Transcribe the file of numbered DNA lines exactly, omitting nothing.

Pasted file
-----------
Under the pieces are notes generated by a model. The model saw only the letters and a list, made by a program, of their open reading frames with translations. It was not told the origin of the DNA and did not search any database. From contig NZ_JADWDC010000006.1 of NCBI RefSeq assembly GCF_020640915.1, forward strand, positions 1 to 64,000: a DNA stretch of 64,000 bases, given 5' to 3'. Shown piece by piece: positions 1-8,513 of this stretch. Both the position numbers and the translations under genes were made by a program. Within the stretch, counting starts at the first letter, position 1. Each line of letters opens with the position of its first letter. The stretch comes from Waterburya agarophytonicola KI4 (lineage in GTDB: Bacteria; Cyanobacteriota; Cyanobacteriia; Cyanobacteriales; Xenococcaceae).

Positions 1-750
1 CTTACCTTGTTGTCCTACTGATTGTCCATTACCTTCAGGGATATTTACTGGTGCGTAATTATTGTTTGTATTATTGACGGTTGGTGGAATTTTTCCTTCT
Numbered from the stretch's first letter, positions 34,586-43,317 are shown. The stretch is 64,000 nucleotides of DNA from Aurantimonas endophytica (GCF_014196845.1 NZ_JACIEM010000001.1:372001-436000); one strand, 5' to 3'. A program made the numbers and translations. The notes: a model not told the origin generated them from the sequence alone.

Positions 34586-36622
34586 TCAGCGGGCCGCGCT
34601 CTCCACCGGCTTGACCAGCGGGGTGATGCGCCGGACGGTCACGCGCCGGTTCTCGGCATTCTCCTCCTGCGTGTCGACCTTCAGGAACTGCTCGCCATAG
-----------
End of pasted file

Under the pieces are notes generated by a model. The model saw only the letters and a list, made by a program, of their open reading frames with translations. It was not told the origin of the DNA and did not search any database. From contig NZ_JADWDC010000006.1 of NCBI RefSeq assembly GCF_020640915.1, forward strand, positions 1 to 64,000: a DNA stretch of 64,000 bases, given 5' to 3'. Shown piece by piece: positions 1-8,513 of this stretch. Both the position numbers and the translations under genes were made by a program. Within the stretch, counting starts at the first letter, position 1. Each line of letters opens with the position of its first letter. The stretch comes from Waterburya agarophytonicola KI4 (lineage in GTDB: Bacteria; Cyanobacteriota; Cyanobacteriia; Cyanobacteriales; Xenococcaceae).

Positions 1-750
1 CTTACCTTGTTGTCCTACTGATTGTCCATTACCTTCAGGGATATTTACTGGTGCGTAATTATTGTTTGTATTATTGACGGTTGGTGGAATTTTTCCTTCT
Numbered from the stretch's first letter, positions 34,586-43,317 are shown. The stretch is 64,000 nucleotides of DNA from Aurantimonas endophytica (GCF_014196845.1 NZ_JACIEM010000001.1:372001-436000); one strand, 5' to 3'. A program made the numbers and translations. The notes: a model not told the origin generated them from the sequence alone.

Positions 34586-36622
34586 TCAGCGGGCCGCGCT
34601 CTCCACCGGCTTGACCAGCGGGGTGATGCGCCGGACGGTCACGCGCCGGTTCTCGGCATTCTCCTCCTGCGTGTCGACCTTCAGGAACTGCTCGCCATAG